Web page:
The seven habits of a typical bad manager

I came across the article The seven habits of a typical bad manager in one of the LinkedIn groups I'm a member of.

I think we've all had the misfortune of dealing with bad managers at some point in our career's, but as with anything we experience, it's important to use it as a learning experience.

I can think of two distinct experiences with bad managers in my career. Both were 'new' managers - that is they hadn't managed more than a single person before in their career's.

The first was just bad because they were green and did most of the things in the article above. He just focused on the wrong things, despite his good intentions and care for his team. He focused on what time I started, ignoring the fact I'd been working until midnight the day before, and then admonishing me in front of the team. Like it matter's what time I started if I didn't have meetings! Where is the credit for the hours put in and work accomplished? And don't EVER deal with an issue in a team meeting that is more appropriate in a 1:1 conversation.

I learned a lot about managing upwards early in my career.

The second bad manager was similar to the first in that he was also 'green'... but he was different in that I don't think he gave a stuff about the team. My perception was that we were all 'tools' for him to propel his career. I don't have any problems saying that working for him was singularly THE most difficult year of my career & life. I learned a lot but this experience cost a lot - for both myself and other members of the team.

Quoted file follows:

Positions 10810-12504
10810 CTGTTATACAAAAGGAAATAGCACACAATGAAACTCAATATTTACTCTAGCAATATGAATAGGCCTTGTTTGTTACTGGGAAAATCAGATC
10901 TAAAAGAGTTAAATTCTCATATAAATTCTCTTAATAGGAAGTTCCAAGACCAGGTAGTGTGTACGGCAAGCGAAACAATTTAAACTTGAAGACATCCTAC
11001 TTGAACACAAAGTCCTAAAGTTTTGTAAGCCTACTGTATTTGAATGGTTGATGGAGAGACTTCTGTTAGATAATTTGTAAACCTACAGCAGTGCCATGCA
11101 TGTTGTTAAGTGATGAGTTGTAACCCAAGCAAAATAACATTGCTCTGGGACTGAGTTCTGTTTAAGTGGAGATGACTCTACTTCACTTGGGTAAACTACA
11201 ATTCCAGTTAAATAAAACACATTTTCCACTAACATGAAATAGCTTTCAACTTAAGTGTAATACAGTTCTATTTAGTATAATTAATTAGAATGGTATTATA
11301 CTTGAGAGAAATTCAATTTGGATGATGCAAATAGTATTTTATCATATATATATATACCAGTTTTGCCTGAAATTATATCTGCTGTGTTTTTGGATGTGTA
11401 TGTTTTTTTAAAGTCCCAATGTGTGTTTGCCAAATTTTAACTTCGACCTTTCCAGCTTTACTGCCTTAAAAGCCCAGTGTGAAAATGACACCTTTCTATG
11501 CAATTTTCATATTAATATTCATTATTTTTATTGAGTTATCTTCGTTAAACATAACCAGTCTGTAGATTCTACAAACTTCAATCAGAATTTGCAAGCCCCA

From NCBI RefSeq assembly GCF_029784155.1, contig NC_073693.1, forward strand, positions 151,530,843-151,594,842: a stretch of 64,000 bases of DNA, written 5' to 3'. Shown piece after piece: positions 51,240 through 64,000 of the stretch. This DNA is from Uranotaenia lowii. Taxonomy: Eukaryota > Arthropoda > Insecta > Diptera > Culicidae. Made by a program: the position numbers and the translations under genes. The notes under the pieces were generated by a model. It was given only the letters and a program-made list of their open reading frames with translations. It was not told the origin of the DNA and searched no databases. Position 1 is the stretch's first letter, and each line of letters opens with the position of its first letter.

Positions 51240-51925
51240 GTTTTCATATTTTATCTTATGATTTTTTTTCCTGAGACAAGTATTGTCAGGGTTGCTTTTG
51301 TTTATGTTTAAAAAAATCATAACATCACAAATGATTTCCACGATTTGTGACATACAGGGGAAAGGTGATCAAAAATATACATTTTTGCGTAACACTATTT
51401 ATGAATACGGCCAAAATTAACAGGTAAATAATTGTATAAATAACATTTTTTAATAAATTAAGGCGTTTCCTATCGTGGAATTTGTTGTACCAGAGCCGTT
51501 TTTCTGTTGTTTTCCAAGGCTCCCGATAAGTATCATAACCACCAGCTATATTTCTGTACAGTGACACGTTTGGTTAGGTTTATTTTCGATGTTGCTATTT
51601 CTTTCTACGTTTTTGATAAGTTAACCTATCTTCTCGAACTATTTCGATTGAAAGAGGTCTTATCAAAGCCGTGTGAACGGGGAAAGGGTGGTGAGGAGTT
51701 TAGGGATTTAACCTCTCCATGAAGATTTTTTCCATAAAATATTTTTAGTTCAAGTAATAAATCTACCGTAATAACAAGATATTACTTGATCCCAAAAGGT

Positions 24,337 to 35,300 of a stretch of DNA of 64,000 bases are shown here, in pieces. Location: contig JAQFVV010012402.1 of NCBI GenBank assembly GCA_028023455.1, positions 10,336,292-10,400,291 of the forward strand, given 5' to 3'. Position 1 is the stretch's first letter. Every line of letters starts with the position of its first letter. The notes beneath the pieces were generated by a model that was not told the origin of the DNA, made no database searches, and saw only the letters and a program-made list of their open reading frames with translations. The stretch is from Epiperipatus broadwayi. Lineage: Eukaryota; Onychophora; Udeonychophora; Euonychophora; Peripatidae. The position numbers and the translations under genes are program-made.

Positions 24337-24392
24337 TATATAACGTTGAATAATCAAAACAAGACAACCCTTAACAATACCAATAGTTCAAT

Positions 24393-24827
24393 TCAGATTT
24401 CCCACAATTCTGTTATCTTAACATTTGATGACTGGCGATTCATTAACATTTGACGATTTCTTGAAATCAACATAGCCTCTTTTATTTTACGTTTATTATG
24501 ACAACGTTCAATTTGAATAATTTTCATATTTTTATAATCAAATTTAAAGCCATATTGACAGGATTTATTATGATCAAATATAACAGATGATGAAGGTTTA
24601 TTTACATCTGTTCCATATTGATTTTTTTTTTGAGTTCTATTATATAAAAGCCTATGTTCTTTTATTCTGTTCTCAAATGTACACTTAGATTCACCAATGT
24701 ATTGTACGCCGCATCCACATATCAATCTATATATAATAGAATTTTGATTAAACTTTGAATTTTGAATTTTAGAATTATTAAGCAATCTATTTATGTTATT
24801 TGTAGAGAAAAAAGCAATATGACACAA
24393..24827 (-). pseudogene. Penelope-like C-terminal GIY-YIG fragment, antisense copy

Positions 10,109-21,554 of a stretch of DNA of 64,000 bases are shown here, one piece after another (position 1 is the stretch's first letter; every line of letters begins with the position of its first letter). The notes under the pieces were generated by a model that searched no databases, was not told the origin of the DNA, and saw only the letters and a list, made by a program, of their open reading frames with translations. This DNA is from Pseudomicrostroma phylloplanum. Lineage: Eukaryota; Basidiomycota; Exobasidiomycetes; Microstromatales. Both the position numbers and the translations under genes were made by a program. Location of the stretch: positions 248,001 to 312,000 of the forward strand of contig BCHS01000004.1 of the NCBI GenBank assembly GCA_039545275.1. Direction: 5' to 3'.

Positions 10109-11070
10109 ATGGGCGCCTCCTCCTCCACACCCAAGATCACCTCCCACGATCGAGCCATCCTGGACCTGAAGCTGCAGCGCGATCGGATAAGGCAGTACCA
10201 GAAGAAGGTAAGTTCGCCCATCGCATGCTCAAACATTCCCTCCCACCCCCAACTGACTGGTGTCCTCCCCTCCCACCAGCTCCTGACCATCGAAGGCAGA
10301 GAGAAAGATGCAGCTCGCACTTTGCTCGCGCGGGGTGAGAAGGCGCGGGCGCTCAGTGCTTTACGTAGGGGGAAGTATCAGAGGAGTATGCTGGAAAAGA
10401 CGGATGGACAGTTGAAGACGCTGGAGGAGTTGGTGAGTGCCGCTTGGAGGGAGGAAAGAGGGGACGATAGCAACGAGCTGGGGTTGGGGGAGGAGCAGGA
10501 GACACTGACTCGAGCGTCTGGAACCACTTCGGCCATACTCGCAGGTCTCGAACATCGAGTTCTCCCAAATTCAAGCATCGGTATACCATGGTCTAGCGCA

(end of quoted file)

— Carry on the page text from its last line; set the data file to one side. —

Thankfully, the first managers I reported to in my first job at JP Morgan were fantastic and nurtured me. Without this foundation, I'm not sure I would have learned as much from the bad experiences.

I've blogged about some great resources for people dealing with difficult managers. In Winning, Jack Welch takes readers through a discovery framework through which one can determine if it's them or indeed the manager whom the issue really lies. If it is with the manager, Jack suggests you can either 'put up' or 'shut up' or leave. In Who Moved My Cheese?, readers gain insight into dealing with change that you'd have to undertake by leaving an organisation.

More importantly, in First, Break all the Rules, aspiring or current managers learn how to change their style for building and nurturing their teams.

There are some other highly amusing Additional Seven Habits Articles from Dudley B. Dawson:
1. Seven Habits of Highly Effective Slackers
2. Seven Habits of Highly Annoying Emailers
3. Seven Habits of Disrespectful Work Poopers

Checkout these Demotivational Posters at

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posted by Lee Gale @ 1:50 AM,


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